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Thursday 24 April 2003

Are Google results affected by "freshness"?

So, Saturday night I make a post about a site that has a library of the monthly centrefold from a well known girlie mag. By Wednesday morning, I'm Google's search result number 3 for the phrase "p l a y m a t e o f t h e m o n t h" and for "p l a y m a t e a p r i l 2 0 0 3". (Spaced to avoid further hits from search engines). Beaten only by the mag itself and some private site full of scanned in pictures from someone's collection.

The hits I received from these search terms increased my traffic by over 400%.

This morning, just 24 hours later, I'm nowhere to be seen in the results for either of the 2 search terms.

This would suggest several possible scenarios:
1) Google rewards fresh content by promoting it up the results.
2) Google is in the middle of the Google Dance.
3) Google is just particularly effed up at the moment.

Of these, option 2 is the most likely, except that the last Google Dance finished a week ago and another is not due for weeks.

So that really only leaves option 1. A move like this would be a strange one for Google. It would be likely to have the effect of filling the first pages of any search results with weblogs as these are the most frequently updated website. Many non-bloggers are already complaining about search results being choked with hits from blogs.

If you understand weblogs this could improve your chances of finding what you're looking for. You'd go not straight from Google itself but via the weblog entry it refers you to. The Google results are likely to point you to a blog by someone who found what you were looking for and mentioned it in a weblog entry, which may have a link to the site you want.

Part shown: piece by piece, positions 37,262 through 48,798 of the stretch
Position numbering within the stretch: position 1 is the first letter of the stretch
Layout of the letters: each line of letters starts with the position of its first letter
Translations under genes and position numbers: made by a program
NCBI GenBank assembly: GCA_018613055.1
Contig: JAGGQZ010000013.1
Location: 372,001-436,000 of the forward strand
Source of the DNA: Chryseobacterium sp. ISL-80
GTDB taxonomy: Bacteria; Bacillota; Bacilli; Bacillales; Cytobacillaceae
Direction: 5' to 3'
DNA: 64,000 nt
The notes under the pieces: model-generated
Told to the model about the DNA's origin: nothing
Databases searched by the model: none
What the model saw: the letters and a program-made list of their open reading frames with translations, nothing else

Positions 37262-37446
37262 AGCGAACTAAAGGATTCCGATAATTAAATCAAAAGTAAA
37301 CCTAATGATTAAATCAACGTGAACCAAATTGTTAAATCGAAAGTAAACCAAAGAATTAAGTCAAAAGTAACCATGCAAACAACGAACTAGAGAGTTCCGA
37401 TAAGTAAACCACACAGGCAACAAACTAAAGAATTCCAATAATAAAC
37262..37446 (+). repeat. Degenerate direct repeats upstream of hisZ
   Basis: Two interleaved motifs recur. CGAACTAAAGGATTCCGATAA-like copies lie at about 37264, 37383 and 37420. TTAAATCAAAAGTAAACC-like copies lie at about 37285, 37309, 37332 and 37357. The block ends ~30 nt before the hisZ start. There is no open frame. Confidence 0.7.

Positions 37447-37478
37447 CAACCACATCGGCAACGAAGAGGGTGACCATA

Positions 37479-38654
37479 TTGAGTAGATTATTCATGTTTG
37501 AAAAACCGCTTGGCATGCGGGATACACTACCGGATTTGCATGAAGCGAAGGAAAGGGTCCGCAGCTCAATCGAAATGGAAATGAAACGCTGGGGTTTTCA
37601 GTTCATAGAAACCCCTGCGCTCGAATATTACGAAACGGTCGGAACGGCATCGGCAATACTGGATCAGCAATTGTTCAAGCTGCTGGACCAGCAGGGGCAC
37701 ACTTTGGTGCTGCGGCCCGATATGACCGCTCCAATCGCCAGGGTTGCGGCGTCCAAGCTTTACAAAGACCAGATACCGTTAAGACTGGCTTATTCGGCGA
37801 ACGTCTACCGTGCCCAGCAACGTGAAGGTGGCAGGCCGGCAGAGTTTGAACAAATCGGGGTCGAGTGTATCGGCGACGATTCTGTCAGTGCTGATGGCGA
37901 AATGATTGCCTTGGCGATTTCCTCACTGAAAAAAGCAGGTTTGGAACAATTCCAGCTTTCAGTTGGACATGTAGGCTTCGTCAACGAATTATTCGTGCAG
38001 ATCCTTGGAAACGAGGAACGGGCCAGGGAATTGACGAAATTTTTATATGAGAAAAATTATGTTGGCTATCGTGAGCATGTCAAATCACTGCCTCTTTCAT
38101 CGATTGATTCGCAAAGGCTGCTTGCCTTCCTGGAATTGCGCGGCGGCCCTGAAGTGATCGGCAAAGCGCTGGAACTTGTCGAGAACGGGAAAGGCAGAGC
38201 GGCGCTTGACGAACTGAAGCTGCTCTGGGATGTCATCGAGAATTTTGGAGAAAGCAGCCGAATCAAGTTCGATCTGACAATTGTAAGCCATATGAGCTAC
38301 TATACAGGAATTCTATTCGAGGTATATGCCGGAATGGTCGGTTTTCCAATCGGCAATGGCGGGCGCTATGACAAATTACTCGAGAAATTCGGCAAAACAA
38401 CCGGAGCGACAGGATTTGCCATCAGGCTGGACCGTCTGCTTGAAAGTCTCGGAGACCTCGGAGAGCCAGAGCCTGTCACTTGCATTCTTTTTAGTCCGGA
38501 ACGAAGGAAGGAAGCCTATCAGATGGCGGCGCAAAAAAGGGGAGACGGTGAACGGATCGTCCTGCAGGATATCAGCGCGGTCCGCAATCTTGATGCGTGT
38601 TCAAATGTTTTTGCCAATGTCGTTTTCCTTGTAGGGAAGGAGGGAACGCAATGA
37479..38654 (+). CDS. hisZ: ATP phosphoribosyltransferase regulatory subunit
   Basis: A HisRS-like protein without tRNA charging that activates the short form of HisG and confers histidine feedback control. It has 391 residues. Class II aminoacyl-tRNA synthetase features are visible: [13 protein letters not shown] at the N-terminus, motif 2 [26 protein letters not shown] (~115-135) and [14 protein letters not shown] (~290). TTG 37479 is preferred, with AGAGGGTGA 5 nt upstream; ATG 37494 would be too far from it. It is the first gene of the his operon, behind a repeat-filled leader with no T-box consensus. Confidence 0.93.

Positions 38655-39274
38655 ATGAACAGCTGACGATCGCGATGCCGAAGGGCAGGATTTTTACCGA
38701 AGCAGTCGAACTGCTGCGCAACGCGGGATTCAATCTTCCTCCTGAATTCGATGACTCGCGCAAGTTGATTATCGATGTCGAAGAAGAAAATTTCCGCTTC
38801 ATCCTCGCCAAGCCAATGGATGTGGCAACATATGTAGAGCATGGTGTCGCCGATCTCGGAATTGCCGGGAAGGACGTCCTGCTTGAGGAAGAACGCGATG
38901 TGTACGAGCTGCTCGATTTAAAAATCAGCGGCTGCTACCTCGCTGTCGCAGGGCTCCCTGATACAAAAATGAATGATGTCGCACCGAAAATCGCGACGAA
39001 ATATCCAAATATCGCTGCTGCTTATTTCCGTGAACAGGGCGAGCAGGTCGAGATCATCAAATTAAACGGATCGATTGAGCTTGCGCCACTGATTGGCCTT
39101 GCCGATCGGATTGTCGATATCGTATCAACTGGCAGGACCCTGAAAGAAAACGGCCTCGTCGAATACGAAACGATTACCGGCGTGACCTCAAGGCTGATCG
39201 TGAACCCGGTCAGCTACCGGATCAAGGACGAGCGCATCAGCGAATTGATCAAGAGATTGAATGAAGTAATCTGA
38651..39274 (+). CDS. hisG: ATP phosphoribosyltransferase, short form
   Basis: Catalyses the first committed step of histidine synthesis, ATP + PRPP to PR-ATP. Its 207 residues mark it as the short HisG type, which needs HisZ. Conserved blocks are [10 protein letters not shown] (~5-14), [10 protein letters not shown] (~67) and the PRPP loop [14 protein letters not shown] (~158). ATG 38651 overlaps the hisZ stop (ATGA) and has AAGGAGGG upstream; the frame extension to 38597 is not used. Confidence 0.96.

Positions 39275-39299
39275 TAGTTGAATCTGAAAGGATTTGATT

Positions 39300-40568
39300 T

If you don't understand weblogs then it could be frustrating. Page upon page of search results that aren't the site you're looking for. If this is you then you'd be looking for Google to penalise frequently updated content. Static content must be good content.

Personally, I do tend to think that weblogs dilute (or worse, pollute) search results. Most of the important stuff I look for on the web is static content and it's getting harder to find it amongst the thousands of personal sites which, whilst of value to their owners and friends, are of no use to me.

April 24, 2003 9:32 AM | Weblogging


Hi Aardvark

I agree that freshness might have something to do with Google ranking. When I see a search term that might take off in numbers I try to write a second, even third piece on that subject every 2-3 days.

As for successful search terms. From my own blogging experience I find that a memorable even quirky 3 word combination is worth writing about to attract higher search rankings. For example: "Golden Bonio Award" attracted quite a few search engine requests to my blog.

Other individual words: sex, nude, ...etc attract a lot of people but you're unlikely to get on Page 1 og Google or even stay there.

I must admit that I've never really tried to include searchable phrases in my weblog (although the old blogspot site did and still does get a large number of hits from search terms referring to goldfish).

I've always mentally discounted hits from Google as I don't believe that many visitors will read much of the site content once they realise that this doesn't contain the information they're looking for.

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